Okizeme: Part 1 - Step Into The World of Tekken

Okizeme: Part 1 - Step Into The World of Tekken

Check out Parts Two,Three, and Four also!


Okizeme: fighting game term for "ground game." When one opponent is on the ground and one is standing, the word refers to the tactics players use to either press their advantage or neutralize/counter their opponent’s advantage.

Hi, My Name is George

If I’d had more time to think about it, I probably wouldn’t have chosen this as my first article for UGDB. It came about because I’ve been starved for competition within my circle of friends / acquaintances and posted a half-joking challenge on my wall a short while ago, saying something along the lines of: "I hereby declare myself the uncontested Lord of Fighting Games! It’s lonely at the top! Can no-one give me sport, or am I doomed to never find worthy challengers?" (Paraphrase.)

I used to love pro wrestling, and some of the most colorful characters were the ones who would boast and basically "ask for it". (Not that he used to do this exactly, but my favorite character is the Ultimate Warrior.) Bragging creates screaming tension during competition when the "bad guy" (aka the "heel") starts to lose. "He was talking about how he was the man! He was saying how his legacy would live forever! And now we’re going to dethrone him! Get him!!!" (For proof, just look at how audiences see-saw on Justin Wong and Daigo Umehara. People are huge fans one year, then super critical of them the next. The fact is, like the wrestling fan who wants to jump into the ring and challenge Ho Kogan, you would get trashed in three seconds. You would get perfected.)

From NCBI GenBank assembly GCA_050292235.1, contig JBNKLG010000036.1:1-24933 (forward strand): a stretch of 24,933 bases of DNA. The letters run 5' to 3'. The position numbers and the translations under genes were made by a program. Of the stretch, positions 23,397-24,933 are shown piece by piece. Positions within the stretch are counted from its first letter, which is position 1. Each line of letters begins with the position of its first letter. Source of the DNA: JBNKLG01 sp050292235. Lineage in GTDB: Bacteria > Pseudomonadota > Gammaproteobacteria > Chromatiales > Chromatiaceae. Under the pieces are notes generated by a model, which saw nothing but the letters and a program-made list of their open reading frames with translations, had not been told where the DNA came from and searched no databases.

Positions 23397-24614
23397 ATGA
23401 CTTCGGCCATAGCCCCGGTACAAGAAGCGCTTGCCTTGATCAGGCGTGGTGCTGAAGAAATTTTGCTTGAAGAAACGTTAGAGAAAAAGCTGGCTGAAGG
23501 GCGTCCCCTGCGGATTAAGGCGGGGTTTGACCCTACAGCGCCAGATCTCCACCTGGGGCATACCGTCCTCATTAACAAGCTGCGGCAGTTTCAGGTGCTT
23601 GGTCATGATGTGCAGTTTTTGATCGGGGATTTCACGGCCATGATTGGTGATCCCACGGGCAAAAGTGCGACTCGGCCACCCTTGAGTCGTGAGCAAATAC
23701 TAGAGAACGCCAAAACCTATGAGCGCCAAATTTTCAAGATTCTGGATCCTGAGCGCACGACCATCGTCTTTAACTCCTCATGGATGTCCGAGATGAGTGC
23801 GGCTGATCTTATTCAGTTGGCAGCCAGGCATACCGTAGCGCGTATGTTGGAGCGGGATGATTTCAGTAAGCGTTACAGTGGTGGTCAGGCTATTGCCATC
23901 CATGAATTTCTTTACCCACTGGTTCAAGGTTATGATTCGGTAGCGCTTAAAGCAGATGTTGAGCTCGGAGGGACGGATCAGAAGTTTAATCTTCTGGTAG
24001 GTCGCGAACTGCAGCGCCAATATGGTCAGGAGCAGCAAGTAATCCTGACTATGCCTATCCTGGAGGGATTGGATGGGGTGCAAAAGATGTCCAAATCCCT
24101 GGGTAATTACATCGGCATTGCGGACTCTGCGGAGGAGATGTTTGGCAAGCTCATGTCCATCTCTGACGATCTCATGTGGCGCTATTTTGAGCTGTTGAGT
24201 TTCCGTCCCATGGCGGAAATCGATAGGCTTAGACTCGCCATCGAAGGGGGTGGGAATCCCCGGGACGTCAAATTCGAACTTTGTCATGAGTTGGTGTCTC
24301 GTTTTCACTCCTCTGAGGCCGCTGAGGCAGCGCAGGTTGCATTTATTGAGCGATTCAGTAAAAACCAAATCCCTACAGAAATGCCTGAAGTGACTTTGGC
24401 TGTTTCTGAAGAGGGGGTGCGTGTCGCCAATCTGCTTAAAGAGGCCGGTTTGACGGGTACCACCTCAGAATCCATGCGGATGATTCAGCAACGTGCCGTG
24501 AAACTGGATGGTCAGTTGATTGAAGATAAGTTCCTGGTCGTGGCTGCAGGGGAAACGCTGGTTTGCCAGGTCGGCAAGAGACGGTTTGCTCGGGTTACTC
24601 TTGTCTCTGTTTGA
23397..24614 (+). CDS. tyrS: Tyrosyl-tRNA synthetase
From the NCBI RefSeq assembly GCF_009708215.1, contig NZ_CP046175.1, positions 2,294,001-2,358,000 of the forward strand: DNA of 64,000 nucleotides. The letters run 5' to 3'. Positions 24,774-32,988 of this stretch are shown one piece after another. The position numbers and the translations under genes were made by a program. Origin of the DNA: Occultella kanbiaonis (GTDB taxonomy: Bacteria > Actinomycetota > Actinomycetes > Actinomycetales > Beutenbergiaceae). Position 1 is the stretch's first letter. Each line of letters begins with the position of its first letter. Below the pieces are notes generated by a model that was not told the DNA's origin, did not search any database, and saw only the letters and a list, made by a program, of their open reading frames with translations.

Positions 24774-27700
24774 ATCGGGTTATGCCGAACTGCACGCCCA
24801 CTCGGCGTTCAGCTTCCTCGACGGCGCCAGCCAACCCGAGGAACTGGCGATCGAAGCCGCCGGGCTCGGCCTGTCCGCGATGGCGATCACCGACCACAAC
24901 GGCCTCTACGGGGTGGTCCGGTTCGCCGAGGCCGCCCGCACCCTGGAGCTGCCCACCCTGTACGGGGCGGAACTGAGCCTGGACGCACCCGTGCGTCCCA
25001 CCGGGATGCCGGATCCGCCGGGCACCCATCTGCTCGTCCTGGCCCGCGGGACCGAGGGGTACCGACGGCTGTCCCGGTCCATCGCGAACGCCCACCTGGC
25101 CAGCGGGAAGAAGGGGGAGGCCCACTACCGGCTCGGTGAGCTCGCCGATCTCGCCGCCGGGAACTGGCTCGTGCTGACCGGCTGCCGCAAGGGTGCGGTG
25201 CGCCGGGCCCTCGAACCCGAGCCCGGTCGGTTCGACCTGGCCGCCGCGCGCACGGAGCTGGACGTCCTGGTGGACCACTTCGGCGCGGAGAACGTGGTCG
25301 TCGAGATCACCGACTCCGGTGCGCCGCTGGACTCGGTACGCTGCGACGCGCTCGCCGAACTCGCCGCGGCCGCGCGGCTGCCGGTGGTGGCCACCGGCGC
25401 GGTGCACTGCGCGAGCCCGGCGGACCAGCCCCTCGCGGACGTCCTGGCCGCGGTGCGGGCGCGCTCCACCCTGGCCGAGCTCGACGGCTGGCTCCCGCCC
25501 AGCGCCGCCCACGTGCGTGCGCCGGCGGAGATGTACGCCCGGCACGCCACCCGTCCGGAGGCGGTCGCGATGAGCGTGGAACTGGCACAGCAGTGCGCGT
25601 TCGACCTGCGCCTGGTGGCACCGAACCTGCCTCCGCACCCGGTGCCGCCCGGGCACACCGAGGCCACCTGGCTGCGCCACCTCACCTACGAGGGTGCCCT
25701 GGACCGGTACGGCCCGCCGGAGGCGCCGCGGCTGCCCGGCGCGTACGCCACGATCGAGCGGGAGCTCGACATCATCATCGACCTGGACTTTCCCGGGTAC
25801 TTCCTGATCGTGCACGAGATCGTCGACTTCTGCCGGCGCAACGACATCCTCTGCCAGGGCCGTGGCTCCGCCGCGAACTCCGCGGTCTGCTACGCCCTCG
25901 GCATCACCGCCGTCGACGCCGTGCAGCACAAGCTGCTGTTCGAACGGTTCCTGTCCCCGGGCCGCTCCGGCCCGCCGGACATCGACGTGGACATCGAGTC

I have no problem playing the role of a "heel" with my buddies if it would encourage them to come and play some fighting games. We’d have a good old time. (But no, really, I’m actually pretty good at fighting games and nobody can beat me.)

In any case, it was in one of these wall posts when my cousin asked if I wanted to play some Tekken (even though my mains right now are Street Fighter 4 and Third Strike) "Aw man," I replied, "I just traded Tekken Tag Tournament 2 in a couple of weeks ago because I’ve barely touched it." I began explaining why. I said that Tekken isn’t bad, exactly – but the main reason I parted ways with it was because of this:

The gap between high level play and newcomers is way, way too wide.

I believe this to be a design flaw rather than a case of noobs versus t3h l337. I’d be happy to elaborate. Before I get to the details, though, I can imagine the fighting game enthusiasts (like myself) saying, "who is this clown? Who does he think he is, talking about what a fighting game should do to improve?"

My Tekken credentials

Let me start by assuring you that I love Tekken and have as deep history with it as anyone. If you’re not interested or don’t require proof, please feel free to skip to the next part where I get to the meat and potatoes of my argument.

I played the very first Tekken at my old buddy’s house when his dad bought him a PlayStation for Christmas, either in 1995 or 1996. I would have been 10 or 11. We had a great time, even though the game itself was pretty bad by objective standards. I thought Paul Phoenix was awesome and spammed the Power Punch like only noob could. Tekken 2 was an improvement and we played the heck out of it, but it was Tekken 3 which made me take fighting games seriously. By then I had a PlayStation of by own and absorbed that game, reading up on character bios, memorizing move sets... it was awesome. I thought Ogre was really scary, and in hindsight it was a brilliant and gutsy move to actually have a boss capable of killing the roster from past games. That makes him actually dangerous instead of a monster who crawled out of a hole and goes "rawr". They did so much right with Tekken 3.

P.S. Extra points for Tekken Bowling and Tekken Force. They were lame and awesome and we loved it.

Now, Tekken Tag Tournament was the game that made us take fighting games seriously. My circle of fighting game buddies grew, the PlayStation 2 had just come out, and TTT was how we threw down. (PS2 discs were blue on the bottom back then – the real Blu-rays.) It was the first game I deliberately invested hours practicing. We were rivals, and I was on a mission to be the top player in our pool. I was firmly stuck as the #2 player, constantly clawing against our #1 player who played a solid Jin against my constantly shifting mains. (I wanted to play Jin too but I wasn’t going to copy him.)